Kirin to buy Mandalay Brewery to dominate Myanmar market, says report

By AFP

TOKYO — Japanese brewer Kirin will buy Mandalay Brewery for an estimated several million dollars in its latest effort to strengthen its presence in the Asia-Oceania region, a newspaper said Saturday.

Kirin will create a local subsidiary to take over the country’s oldest brewery, based in the northern city of Mandalay, from the military-backed Myanmar Economic Holdings, the Nikkei business daily said.

The Myanmar Investment Commission is expected to approve the deal soon, it said.

With the planned purchase, Kirin, which bought local market leader Myanmar Brewery in 2015, will control 90 percent of the country’s beer market.

Support more independent journalism like this. Sign up to be a Frontier member.

The Japanese company seeks an edge against foreign rivals such as the Netherlands’ Heineken and Denmark’s Carlsberg, in Myanmar, one of the few growing beer markets amid lacklustre momentum in global consumption, the Nikkei said.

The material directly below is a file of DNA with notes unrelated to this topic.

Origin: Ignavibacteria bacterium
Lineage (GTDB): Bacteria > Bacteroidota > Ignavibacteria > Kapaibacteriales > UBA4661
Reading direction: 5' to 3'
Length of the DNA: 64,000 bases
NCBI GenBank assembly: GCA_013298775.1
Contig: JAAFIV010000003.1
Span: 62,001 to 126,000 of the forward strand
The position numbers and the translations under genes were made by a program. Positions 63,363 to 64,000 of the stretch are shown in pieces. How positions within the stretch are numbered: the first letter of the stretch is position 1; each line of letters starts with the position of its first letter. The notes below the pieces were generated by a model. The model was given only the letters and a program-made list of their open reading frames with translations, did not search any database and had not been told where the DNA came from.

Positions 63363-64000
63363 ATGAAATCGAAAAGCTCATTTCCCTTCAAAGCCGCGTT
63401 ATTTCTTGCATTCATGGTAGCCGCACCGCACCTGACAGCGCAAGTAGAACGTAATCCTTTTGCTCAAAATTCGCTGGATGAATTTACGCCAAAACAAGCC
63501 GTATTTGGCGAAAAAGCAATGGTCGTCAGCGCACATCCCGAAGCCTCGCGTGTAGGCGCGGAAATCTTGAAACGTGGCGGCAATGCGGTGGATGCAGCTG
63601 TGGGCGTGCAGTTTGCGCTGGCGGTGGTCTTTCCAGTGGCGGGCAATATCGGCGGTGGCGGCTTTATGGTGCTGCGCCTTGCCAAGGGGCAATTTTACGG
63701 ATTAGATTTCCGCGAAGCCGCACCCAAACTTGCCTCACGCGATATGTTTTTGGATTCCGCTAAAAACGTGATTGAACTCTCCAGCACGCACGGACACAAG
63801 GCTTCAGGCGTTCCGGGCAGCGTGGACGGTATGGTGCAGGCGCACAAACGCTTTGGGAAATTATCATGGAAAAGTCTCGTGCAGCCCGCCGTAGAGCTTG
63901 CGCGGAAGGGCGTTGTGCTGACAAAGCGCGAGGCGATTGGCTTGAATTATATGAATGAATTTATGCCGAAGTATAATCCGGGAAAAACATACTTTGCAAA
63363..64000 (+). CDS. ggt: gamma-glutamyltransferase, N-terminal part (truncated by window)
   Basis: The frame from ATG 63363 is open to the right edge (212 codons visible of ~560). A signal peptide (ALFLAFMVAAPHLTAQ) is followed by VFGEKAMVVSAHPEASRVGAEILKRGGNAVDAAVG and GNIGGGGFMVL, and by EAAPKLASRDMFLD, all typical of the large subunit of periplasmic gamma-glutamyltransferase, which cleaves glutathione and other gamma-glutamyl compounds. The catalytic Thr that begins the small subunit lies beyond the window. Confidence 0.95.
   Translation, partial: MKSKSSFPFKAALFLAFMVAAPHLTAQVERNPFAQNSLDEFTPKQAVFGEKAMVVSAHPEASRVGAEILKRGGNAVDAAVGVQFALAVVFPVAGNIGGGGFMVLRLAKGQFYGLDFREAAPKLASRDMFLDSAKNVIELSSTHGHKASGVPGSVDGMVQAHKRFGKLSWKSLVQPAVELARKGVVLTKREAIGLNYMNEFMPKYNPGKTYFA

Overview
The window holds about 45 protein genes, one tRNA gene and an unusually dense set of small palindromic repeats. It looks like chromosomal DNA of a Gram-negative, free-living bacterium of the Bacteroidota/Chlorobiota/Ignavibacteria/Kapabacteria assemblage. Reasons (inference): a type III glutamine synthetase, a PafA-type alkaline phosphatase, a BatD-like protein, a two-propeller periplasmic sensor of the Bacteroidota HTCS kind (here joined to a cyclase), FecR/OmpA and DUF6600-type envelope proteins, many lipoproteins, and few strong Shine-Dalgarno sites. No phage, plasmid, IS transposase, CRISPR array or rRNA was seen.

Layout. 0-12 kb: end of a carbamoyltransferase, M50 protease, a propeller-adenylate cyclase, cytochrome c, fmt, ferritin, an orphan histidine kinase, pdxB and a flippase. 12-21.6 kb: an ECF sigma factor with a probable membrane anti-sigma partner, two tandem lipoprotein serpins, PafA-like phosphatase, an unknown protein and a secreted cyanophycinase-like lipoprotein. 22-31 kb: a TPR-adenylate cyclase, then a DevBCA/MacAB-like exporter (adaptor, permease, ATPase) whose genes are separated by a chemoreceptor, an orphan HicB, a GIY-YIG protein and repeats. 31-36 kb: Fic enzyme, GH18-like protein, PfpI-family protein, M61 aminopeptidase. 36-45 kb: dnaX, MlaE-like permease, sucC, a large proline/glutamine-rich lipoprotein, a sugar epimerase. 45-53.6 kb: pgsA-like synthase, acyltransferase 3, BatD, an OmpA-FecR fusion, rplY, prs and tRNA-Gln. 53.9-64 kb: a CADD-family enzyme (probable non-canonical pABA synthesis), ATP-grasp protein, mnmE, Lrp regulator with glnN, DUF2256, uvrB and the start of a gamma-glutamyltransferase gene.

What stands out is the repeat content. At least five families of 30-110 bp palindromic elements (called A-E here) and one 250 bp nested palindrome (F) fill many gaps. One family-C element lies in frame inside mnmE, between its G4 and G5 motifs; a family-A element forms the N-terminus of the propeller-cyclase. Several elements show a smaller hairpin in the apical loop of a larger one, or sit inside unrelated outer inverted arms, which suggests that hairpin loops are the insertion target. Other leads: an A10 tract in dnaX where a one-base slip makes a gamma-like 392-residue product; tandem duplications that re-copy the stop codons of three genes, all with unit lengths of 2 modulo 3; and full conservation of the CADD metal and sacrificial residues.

The latest deal comes after Kirin expanded business acquisitions in the Asia-Oceania region.

The brewer turned Lion of Australia into a subsidiary in 2009, while it took a 48 percent stake in the beer unit of the Philippines’ San Miguel.

Kirin may also purchase state-owned Saigon Beer Alcohol Beverage, which the Vietnamese government plans to sell, the daily said.

There were no immediate comments from Kirin.

Share on facebook
Share on twitter
Share on email

More stories

Latest Issue

Stories in this issue
Who gets to vote?
For Muslim communities in rural Mandalay Region, the right to vote is at the mercy of exclusionary laws and a bureaucracy steeped in discrimination.
Defaming democracy
If the government really wants to introduce a fair framework for defamation, it needs to overhaul or replace all six related laws.

Stay on top of Myanmar current affairs with our Daily Briefing and Media Monitor newsletters

Our fortnightly magazine is available in print, digital, or a combination beginning at $80 a year

Sign up for our Frontier Fridays newsletter. It’s a free weekly round-up featuring the most important events shaping Myanmar